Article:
Friday was a very full half day of keynotes speakers. The first was about programme evaluations, and how important it is to think about how to evaluate when designing a training programme.
The second speaker -Jonah Lehrer, a thought provoking writer – introduced what behavioural economics is about. Through many examples, he explained latest dicoveries by scientists studying people’s brains especially when they take decisions: whether it is about to decide what food to choose or how to invest. Neuroscientists’ studies show human beings’ brain is far from being rational: we use other areas from our brains- especially emotions- to take decisions. They have studied for instance how financial bubbles form- and how euphoria and over-confidence make them grow and grow. Other factors like gender and social pressure (especially among men’s groups) also impact how we decide. The big issue is that Western economic theories have assumed for centuries that man is rational- and this is definitely a wrong assumption!
What was especially interesting as well was when Lehrer reported a research done by a Wisconsin Professor who studied Buddhist monks. Their brains “look” different and probably because of the daily hours they spent meditating, they could control their emotions much better than other people (the Professor tested how their brain reacted to the noise of a tire exploding- they didn’t feel any fear while all the other test group of “ordinary” people did even though both groups had been warned in advance). Lehrer’s conclusion was that in order to take better decisions, we should not necessarily be more rational- emotions are important players in our decisions- but think more about how we think – in other words, meditation and knowing ourselves help us take more control of our lives.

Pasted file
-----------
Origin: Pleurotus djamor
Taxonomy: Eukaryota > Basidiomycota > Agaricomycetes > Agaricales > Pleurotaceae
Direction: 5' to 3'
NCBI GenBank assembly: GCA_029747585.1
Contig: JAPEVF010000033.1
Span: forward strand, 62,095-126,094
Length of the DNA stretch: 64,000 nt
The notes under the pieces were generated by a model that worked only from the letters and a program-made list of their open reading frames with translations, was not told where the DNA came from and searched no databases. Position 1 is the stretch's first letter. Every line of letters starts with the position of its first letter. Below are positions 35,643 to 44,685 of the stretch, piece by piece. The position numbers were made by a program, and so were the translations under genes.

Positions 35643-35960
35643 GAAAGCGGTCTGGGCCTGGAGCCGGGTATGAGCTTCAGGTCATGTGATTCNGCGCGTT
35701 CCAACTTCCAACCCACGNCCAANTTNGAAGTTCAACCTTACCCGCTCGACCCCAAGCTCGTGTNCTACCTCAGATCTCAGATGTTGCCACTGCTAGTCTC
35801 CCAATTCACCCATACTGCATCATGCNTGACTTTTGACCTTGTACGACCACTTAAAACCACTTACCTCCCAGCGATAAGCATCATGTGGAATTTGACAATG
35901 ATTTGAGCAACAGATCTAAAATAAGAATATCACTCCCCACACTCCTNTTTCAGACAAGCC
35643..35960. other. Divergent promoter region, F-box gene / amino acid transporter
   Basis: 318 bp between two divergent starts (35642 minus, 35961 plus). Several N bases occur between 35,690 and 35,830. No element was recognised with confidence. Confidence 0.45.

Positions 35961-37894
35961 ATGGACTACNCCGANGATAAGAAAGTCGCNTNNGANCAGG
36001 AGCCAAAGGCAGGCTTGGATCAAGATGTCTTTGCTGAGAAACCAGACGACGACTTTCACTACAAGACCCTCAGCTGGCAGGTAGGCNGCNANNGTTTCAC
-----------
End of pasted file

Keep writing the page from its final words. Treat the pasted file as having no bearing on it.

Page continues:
The next discussion was led by Prof. Dilip Soman and gave rise to a lively debate: the topic was nudging or educating consumers on financial issues. So, should public authorities encourage financial education only or complement it by other interventions to influence long term behaviours. One area is retirement: should public authorities educate people about why it is important to save for retirement or should they push them to save for it? One obvious issue with influencing (or “nudging”) is whether the public authorities really know what is best for people, and how they can take people’s diversity into account. Another issue is that nudging can disempower while education aims at empowering people. Saying that, the speaker gave interesting examples of “nudges”: he has worked with low income groups in India and they teach the envelope method to control expenses and save. In one study, they asked one group to stick a photo of their children on the “savings” envelope. People were less likely to open and use the savings envelope if their children’s photo was on it. Another example is the power of automation: we tend to save more if we have an automatic monthly transfer from our current to our savings account. All speakers recognise that financial education is the most important way people can really learn to take control of their financial lives- but honest (or self imposed) nudges can help us.
The conference ended with how Canada ig going to implement financial education in their schools and how other countries could draw national strategies from the Canadian example.